While I’m not sure what the full nutritional information is for my meal (who cares how many calories or how many grams of fat) I know that what I am eating is completely cruelty free and that I don’t need to worry about hidden substances in my food. I also like that there is a small reward for keeping your meal meat-less. I heartily recommend visiting a Mongolie Grill if you are lucky enough to live near one – you won’t be disappointed.
When making the decision to transition to living a wholly vegan lifestyle it is extremely easy to forget that being vegan involves more than just altering your diet. I have been very focused the past several months on eliminating all animal products and animal-derived products from my refrigerator and pantry that it wasn’t until this July that I finally started taking a look at the various home products I use every day.
Posts on the vegans-in-transition group I belong to on Facebook reassured me that it is completely okay to replace lifestyle products as they run out, instead of going through the home and purging everything all at once. While things have improved greatly over the last few years, vegan products do tend to run a little more expensive, and it can be difficult to match your ethics with your bankroll when it comes to buying groceries.
The first thing I’ve finished and that I wanted to choose an ethical replacement for was my shampoo and conditioner. I’ve been a long-time fan of Herbal Essences products, and was devastated a month or so ago when their name came up on a list of companies that still test their products on animals. I went to the Herbal Essences website and found on their frequently asked questions page that they vehemently deny testing on animals. While I find this very reassuring, for the time being I think I would prefer to support a fully vegan company. So, when I went shopping I chose to try Live Clean. I went with their Clean Air shampoo and conditioner, and let me tell you, I’m very impressed!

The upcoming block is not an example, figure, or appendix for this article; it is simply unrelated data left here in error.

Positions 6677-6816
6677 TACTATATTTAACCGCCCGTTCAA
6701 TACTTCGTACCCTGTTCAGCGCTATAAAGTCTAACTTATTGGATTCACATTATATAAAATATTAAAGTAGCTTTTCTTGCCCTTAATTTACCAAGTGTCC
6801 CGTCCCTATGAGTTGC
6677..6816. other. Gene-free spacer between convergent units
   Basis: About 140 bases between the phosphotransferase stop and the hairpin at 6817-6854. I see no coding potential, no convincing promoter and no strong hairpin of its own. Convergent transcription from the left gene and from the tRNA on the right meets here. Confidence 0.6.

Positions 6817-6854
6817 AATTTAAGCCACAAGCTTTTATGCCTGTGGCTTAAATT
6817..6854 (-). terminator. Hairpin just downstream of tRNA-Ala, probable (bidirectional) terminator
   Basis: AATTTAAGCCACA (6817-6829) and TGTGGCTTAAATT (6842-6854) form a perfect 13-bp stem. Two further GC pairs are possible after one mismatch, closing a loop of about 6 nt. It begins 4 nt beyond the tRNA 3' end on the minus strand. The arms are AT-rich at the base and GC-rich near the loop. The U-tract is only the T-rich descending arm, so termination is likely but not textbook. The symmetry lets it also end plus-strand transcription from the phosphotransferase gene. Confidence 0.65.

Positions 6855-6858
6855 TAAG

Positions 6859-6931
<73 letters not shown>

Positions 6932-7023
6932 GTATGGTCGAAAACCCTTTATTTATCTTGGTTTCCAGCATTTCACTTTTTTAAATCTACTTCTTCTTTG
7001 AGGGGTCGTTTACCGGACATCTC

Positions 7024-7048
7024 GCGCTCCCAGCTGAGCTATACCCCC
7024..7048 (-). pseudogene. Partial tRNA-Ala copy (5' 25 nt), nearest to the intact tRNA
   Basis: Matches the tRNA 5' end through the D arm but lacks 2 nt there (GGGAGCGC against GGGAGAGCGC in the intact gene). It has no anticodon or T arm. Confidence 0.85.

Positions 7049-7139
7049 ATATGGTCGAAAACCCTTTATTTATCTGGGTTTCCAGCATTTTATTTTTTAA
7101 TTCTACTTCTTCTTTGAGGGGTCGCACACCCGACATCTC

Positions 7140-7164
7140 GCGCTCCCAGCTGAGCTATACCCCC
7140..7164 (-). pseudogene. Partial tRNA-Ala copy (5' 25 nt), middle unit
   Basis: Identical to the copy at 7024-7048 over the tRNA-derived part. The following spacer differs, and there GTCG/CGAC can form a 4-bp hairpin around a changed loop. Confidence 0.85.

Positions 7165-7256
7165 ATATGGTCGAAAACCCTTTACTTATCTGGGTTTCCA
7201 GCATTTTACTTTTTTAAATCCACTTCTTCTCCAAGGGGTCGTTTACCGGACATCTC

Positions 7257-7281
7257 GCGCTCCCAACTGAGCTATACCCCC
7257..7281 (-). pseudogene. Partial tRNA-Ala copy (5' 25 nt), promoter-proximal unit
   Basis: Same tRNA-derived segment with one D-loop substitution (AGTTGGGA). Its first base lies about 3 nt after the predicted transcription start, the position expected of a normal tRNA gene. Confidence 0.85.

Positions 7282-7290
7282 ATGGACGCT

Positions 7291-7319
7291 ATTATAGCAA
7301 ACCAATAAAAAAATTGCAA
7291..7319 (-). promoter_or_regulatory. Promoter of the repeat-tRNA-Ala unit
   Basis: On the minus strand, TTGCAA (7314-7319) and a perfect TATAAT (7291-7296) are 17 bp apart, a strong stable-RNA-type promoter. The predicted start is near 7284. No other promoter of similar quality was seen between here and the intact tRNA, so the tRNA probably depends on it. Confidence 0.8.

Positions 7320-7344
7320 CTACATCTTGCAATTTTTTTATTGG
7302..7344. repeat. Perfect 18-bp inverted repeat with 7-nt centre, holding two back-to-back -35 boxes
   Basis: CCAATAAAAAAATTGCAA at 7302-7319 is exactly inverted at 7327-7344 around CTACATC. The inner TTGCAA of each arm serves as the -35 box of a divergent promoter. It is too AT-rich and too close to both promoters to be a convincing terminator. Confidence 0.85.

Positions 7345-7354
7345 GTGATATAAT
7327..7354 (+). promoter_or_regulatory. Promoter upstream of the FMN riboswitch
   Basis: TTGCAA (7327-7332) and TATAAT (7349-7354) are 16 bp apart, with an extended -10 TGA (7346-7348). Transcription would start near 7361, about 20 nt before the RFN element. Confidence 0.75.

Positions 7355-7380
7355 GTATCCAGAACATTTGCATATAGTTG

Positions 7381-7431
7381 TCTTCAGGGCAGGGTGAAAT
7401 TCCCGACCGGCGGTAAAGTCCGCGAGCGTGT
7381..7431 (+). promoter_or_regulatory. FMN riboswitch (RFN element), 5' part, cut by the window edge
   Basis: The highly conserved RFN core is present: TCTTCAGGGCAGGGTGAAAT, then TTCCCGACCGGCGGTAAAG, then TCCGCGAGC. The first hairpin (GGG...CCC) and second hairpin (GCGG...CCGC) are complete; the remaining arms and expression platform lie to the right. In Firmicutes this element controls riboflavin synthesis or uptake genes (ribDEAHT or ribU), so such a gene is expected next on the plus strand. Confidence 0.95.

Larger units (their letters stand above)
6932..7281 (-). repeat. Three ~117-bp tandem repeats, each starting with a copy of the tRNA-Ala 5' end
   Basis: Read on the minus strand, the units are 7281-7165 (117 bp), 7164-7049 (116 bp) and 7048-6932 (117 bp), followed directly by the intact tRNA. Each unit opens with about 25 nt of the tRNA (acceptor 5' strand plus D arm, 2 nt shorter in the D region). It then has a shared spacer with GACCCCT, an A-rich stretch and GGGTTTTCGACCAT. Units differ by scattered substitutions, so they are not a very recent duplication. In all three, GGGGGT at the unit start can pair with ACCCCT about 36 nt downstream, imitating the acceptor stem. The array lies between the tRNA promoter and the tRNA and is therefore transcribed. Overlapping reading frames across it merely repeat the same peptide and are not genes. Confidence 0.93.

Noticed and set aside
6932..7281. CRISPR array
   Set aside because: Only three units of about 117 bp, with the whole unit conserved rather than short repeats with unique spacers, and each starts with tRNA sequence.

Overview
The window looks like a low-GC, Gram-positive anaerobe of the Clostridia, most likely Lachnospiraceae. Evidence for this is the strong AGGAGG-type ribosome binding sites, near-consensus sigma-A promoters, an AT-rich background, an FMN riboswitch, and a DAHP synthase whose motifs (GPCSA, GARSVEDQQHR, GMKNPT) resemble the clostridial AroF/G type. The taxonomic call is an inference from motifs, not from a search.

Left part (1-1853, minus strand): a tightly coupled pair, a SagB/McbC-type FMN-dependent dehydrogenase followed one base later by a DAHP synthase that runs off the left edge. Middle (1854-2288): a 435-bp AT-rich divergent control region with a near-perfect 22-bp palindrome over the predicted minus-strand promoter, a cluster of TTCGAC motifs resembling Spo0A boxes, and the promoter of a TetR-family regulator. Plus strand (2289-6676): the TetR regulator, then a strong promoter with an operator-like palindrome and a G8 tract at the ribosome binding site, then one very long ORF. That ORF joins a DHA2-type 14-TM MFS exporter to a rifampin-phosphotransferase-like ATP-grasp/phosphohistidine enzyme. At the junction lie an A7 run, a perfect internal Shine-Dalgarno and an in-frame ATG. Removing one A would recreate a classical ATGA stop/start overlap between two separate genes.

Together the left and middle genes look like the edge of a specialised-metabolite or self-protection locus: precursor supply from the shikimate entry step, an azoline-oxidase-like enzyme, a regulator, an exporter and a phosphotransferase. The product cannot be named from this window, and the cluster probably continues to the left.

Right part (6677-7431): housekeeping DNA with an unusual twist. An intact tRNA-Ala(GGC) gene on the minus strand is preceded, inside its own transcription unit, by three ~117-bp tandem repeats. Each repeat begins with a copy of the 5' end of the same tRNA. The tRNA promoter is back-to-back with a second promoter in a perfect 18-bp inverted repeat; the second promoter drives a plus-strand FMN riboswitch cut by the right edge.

The shampoo is thick and smells amazing. It also lathers up really nicely, although not as much as my Herbal Essences did. I used about a loonie-sized drop and it covered my super long hair. The conditioner is also really nice – it doesn’t have as strong a scent but is also thick and left my hair soft and untangled. I’d also like to note that as gross as this is, I haven’t washed my hair for three days (I HAVE showered though) and my scalp isn’t greasy at all! Knowing that I’m getting use out of a great product that is also environmentally friendly makes me *that* much happier.
Update August 6 2014:
After using live clean [clean air] shampoo and conditioner for the last couple of weeks I have to say I am noticing a definite improvement in my hair! My hair is lighter, and noticeably softer. I’d also like to add that the shampoo smells amazing – simple and fresh and just a little bit sweet. Love love love.
Last week a friend of mine on Facebook shared a recipe for Skinny Chunky Monkey Cookies. Always on the lookout for easy, straight-forward vegan recipes (especially the sort that involve chocolate!) I saved the recipe and thought I’d give it a try over the weekend. My only other experiences with vegan baking were several years ago when I made vegan carob chip cookies for my vegan friends as a small gift, which I never actually tried myself; and, a few months ago, when I made a blueberry vanilla protein cookie that turned out horrendously awful. I’m no whiz in the kitchen so I was pretty wary of how this undertaking would turn out.